In the method of the invention, sheath 300 remains in place whenever drill tube 92 are used. However, for ease of illustration, sheath 300 is not shown in FIGS. 42-50.
The present invention will first be described with reference to use in a posterior approach. In a posterior approach, a surgeon seeks access to the spine through the back of the patient. Another alternative approach is the lateral approach, where the patient is on his side and a single cage is inserted across the disk space. An alternative approach is an anterior approach where the surgeon seeks access to the spine through the abdomen of a patient. The approaches can be done through open surgery or through laparoscopic surgery.
While a posterior approach will be described in detail, it will be appreciated that the present invention can be used in an anterior or lateral approach for both laparoscopic or non-laparoscopic procedures.
With initial reference to FIG. 36, once a surgeon has identified two vertebrae 200,200′ which are to be fused together, the surgeon identifies an implant 10 of desired size and the surgeon determines the desired amount of distraction of the disc space 202 to be required before placement of the implant 10. In selecting the implant size, the surgeon should ensure that the device will remain within the lateral borders of the intervertebral disc space 202 while also penetrating at least 3 mm into the vertebral bodies 200,200′ cephalad and caudal to the disc.
In the posterior technique, a patient is placed on the operating table in either a prone or kneeling-sitting position. At the discretion of the surgeon, the spine is flexed slightly. Anesthesia is administered.
Exposure of the intervertebral disc is obtained through any suitable technique well-known in the art. The facet of the vertebrae is removed in as limited amount as possible to permit insertion of the instruments and the implants. Preferably, bone dissected from the lamina, facets and spinous process are preserved for later use as bone graft.
FIG. 36 shows two vertebrae 200,200′ separated by a disc space 202. For ease of illustration, disc material is not shown in space 202 having an undistracted thickness TR. In the posterior P to anterior A view, a dura 204 extends between the vertebrae 200,200′ and is centrally positioned along a medial line, M, between the vertebrae 200,200′. The line M separates the disc space 202 and vertebrae 200,200′ into a left side L and right side R corresponding to the patient's left and right sides.
As shown in FIG. 37, the dura 204 is first retracted to the left through any suitable means to expose the disc space 202 and vertebrae 200,200′ at the medial line, M. A distal end 102 2 of the centering guide 100 2 of FIGS. 7-9 is inserted into the disc space 202 in the manner illustrated in FIG. 38 with the distracting side edges 108 2 opposing and in line with the disc space 202.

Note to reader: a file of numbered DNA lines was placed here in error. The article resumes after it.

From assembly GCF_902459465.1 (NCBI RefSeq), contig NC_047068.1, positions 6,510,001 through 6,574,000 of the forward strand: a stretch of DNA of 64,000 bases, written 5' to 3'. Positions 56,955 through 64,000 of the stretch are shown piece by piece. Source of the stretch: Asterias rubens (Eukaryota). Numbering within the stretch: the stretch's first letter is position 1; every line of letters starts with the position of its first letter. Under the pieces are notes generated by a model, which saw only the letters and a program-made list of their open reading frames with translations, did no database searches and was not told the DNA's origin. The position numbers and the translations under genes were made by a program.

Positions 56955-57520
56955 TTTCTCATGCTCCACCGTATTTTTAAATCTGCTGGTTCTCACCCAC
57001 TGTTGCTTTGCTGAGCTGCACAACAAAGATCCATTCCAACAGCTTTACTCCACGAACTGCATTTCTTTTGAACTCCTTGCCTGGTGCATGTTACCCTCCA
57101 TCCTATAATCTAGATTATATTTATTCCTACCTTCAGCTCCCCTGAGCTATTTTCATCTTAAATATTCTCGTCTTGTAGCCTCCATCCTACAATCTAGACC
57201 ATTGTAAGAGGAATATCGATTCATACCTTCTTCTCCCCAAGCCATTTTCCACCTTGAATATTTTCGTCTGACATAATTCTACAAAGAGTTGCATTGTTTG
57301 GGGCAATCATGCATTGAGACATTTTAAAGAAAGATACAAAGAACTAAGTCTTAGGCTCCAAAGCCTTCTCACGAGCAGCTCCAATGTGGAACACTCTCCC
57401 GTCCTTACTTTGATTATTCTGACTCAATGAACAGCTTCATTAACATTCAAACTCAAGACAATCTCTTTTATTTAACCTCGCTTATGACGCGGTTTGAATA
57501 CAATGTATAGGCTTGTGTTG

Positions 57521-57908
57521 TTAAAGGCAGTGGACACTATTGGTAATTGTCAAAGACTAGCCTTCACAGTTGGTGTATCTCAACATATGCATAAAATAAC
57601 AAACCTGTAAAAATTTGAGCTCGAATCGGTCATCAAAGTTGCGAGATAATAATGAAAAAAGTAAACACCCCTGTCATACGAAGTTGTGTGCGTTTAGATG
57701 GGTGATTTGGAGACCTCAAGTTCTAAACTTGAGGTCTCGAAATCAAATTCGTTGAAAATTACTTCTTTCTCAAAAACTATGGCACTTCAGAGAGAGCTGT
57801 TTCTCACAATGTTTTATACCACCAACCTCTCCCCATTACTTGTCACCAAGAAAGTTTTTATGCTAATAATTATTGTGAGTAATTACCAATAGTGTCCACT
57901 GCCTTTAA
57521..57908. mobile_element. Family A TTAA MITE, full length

After initial insertion of the distal end 102 2 into the disc space, the centering tool 100 2 is rotated 90° to the position shown in FIG. 39 such that the side edges 108 2 of the distraction portion 106 2 oppose and distract the vertebrae and the convex surface 114 2 is opposing the dura 204 to prevent damage to the dura 204. The vertebrae 200,200′ are now distracted to a spacing of TD equal to the distance between side edges 108 2.
The distraction portion 106 2 of the guide 100 2 is forced into the disc space 202 at the mid line M of the disc space 202. The size (i.e., the spacing between the side edges 108 2) of the centering guide 100 2 is selected to distract the annulus fibrosus without causing damage to the surrounding vertebral bone, annular fibers or spinal nerves. Accordingly, it is recommended that a surgeon initially insert a relatively narrow distal end centering guide (e.g., 6 millimeters) followed by successively larger guides until the annulus is distracted to the surgeon's satisfaction.
Once the correct maximum size distraction portion 106 2 has been chosen, it is left in place. The disc space 202 has now been stretched so that a parallel distraction of the end plates 201,201′ of the vertebrae 200,200′ has occurred on both the left and right sides of the vertebrae. The distraction portion 106 2 is fully inserted such that the indicia 110 2 are flush or slightly recessed within the disc space.
Following placement of the distracting centering guide 100 2, the drill tube 92 is placed against the centering guide 100 2. Since the guiding surface 112 2 of the centering guide 100 2 is concave with a radius of curvature matching the outer radius of curvature of the drill tube 92, the drill tube 92 can be slid along the length of the guide 100 2 into precise position with the axis XD—XD of the drill tube 92 centrally positioned between the end plates 201,201′ of the vertebrae 200,200′.
In a preferred embodiment, the drill tube 92 will be surrounded by a sliding protective sleeve 300 such as that shown in FIGS. 34-35 and described fully in U.S. Pat. No. 5,489,307. The thin wall of the drill sleeve 300 has substantially the same radius of curvature as the drill tube 92 and does not materially affect the positioning. At most, the addition of the protective sleeve 300 increases the spacing of the axis XD—XD of the drill tube 92 from the axis X2—X2 of the guide 100 2 (FIG. 51) but does not alter the central positioning of the axis XD—XD of the drill tube 92 between the end plates 201,201′. For ease of illustration, the drill sleeve protective sleeve is not shown in FIGS. 42-50.
With the drill tube 92 in place, the preparation of the implant bore 206 is completed by inserting the reamer 126 into the drill tube 92 (FIG. 44). The reamer 126 is rotated with any suitable driver (such as driver 136 shown in U.S. Pat. No. 5,489,307).